" I have always had an interest in blacksmithing ... and after having attended a basic course I have had a great desire to learn more about blacksmithing and gain some experience at it .... even though it would mean a drastic cut in pay I would rather learn more about blacksmithing if it is at all feasible.
I started researching blacksmiths online (including the OABA website) looking for a potential employer I felt I could learn from and enjoy working with...
I do understand that as an apprentice I would be required to do the simple, repetitive and labour intensive tasks as befitting my level of experience. I also realize that it must be done at a rate of pay that is profitable to you. If you have sufficient work for me, or can acquire such work (i.e. making handles, hooks or simple fireplace tools and more as I gain experience and skill) I would be more than happy to come into your employment."
(much edited from the original - name removed )
The simple answer is, well, no.
And here is why...
'Traditionally' (used in this case to refer to the Settlement Era) a young person (virtually always male) learned the 'art and mystery' of the blacksmith at the hands of an older, experienced smith, via the apprenticeship system. A typical arrangement started at age 9 to 11, and lasted anything from 5 - 7 years. A legal contract (indenture) defined the relationship. As with any contract, it cut both ways:
The Master was required to -
Supply food and housing
Supply clothing as required
Teach the student the trade
The Apprentice was required to -
Obey the Master
Work as instructed
Live with the Master
Refrain from specified behaviours (generally alcohol, gambling, women)
Depending on the time and place, there might be a 'signing fee' paid by the parents to the Master. In some cases there would be some limited 'pay' over the final years of the apprenticeship, typically paid to the parents, not the boy. The Master would be responsible (legally) for the conduct of the Apprentice, which included handing out discipline as he saw fit. The living conditions for the Apprentice varied considerably, anything from table scraps and sleeping in the forge to living like a member of the family. The Apprentice was bound, and subject to prison if he broke the contract.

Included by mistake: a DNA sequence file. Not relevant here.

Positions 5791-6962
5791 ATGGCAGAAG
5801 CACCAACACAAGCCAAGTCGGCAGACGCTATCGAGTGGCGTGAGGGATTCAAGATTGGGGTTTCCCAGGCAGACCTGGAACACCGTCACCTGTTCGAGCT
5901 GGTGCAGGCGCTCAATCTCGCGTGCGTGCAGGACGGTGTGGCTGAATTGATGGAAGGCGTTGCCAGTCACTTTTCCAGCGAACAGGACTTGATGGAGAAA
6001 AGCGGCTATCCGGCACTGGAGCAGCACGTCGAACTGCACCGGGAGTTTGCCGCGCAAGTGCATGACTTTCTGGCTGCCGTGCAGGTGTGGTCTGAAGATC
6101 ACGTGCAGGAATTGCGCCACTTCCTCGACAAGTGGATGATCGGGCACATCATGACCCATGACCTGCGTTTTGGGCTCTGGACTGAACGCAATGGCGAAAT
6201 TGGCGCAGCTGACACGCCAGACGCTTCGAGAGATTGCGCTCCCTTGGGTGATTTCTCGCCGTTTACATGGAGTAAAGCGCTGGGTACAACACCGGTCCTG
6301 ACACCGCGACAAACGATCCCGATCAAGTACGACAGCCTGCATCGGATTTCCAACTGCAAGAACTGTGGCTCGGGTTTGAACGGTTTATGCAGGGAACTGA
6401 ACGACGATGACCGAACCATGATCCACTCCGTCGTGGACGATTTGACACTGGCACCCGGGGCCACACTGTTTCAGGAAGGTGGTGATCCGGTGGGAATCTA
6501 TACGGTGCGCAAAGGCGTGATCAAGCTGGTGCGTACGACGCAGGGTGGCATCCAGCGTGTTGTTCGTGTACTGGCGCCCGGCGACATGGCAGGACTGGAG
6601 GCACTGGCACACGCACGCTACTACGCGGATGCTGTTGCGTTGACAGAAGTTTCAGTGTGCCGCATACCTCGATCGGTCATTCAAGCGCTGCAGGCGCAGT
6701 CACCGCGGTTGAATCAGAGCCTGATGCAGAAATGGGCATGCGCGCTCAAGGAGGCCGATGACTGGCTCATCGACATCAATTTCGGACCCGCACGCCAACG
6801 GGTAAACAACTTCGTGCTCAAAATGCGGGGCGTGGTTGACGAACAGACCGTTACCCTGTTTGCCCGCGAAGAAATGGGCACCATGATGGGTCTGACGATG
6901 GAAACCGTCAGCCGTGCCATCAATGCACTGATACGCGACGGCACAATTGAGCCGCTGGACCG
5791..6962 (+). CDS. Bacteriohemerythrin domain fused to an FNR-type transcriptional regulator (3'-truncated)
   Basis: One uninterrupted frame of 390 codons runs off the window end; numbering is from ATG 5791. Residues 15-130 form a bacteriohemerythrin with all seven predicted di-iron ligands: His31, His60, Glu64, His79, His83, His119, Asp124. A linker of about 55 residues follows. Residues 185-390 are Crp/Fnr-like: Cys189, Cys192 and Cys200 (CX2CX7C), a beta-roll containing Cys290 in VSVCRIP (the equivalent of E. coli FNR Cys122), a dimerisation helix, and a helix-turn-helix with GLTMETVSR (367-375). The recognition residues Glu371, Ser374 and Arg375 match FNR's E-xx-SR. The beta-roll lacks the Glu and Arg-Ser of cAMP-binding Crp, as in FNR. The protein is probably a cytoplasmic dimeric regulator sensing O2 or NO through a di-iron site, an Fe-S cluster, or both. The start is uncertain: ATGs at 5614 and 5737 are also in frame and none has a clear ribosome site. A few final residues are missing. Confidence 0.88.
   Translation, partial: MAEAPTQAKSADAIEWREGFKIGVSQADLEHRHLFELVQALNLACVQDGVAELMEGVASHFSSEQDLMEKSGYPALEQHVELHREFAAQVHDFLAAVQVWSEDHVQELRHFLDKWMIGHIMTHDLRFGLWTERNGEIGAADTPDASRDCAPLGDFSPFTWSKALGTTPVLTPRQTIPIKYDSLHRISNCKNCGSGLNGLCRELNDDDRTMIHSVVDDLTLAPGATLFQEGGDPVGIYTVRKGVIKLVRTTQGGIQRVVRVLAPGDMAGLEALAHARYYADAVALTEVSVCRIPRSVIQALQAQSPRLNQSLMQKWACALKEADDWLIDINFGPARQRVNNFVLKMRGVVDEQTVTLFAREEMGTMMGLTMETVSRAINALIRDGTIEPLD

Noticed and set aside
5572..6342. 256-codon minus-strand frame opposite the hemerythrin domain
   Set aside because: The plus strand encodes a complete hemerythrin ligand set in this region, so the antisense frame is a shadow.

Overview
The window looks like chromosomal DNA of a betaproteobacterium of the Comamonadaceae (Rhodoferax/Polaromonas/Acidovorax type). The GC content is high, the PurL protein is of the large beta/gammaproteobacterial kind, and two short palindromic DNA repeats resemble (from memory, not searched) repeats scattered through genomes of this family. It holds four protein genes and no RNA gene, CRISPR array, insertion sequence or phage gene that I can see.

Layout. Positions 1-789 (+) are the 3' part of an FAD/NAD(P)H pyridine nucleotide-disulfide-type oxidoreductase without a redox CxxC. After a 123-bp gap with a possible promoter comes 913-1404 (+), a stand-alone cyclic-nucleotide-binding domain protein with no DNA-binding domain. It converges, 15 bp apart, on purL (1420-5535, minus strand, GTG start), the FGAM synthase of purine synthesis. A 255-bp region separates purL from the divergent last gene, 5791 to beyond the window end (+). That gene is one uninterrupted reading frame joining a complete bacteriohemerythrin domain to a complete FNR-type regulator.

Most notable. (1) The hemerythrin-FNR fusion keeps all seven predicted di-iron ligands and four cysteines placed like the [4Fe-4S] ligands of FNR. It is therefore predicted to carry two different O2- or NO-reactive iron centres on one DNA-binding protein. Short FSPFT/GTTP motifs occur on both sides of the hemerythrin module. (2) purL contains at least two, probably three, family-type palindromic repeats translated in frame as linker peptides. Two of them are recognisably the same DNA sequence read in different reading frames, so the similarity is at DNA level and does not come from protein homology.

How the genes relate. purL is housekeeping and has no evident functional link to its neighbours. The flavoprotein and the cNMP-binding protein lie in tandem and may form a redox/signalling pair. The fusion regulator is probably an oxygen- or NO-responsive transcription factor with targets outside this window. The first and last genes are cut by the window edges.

The Master was trading off years of instruction against a possible assistant in the later years of the arrangement. A young apprentice was fit for not much more than sweeping up and simple labour at first. By the mid point of the indenture, the apprentice would be able to assume more and more complex tasks. It was expected by the last years he would be a hard working assistant, this labour 'paying back' the effect loss to the smith at the beginning.
At the end of the ideal indenture, the Apprentice left his former Master's shop, with a box of tools (made himself), a store of knowledge, and some store of direct experience. At this point he was considered a Journeyman - a trained blacksmith who moved to work for pay in other shops to accumulate experience and hopefully the funds to start his own business.
This traditional system rarely (if ever) can be applied to our modern world. Young people are in school until well into the age range that once was expected for journeymen (late teens). The only way the apprenticeship system works is with multi year commitments, trading labour against room and board.
So to be clear, what people have been asking me for is really a Journeyman position, but with no skills to bring to the arrangement. Undertaking repetitive tasks at a reduced wage for the opportunity of being gaining experience in more specialized skills as an assistant. I certainly see what advantage is in it for them. What advantage do I gain as the blacksmith? The only way I could envision such a relationship would be one framed much more like the traditional one: Straight out of high school, a multi year contract, room and board and no wages. Something you could arrange with a son or daughter, but not likely 'legal' in our modern world.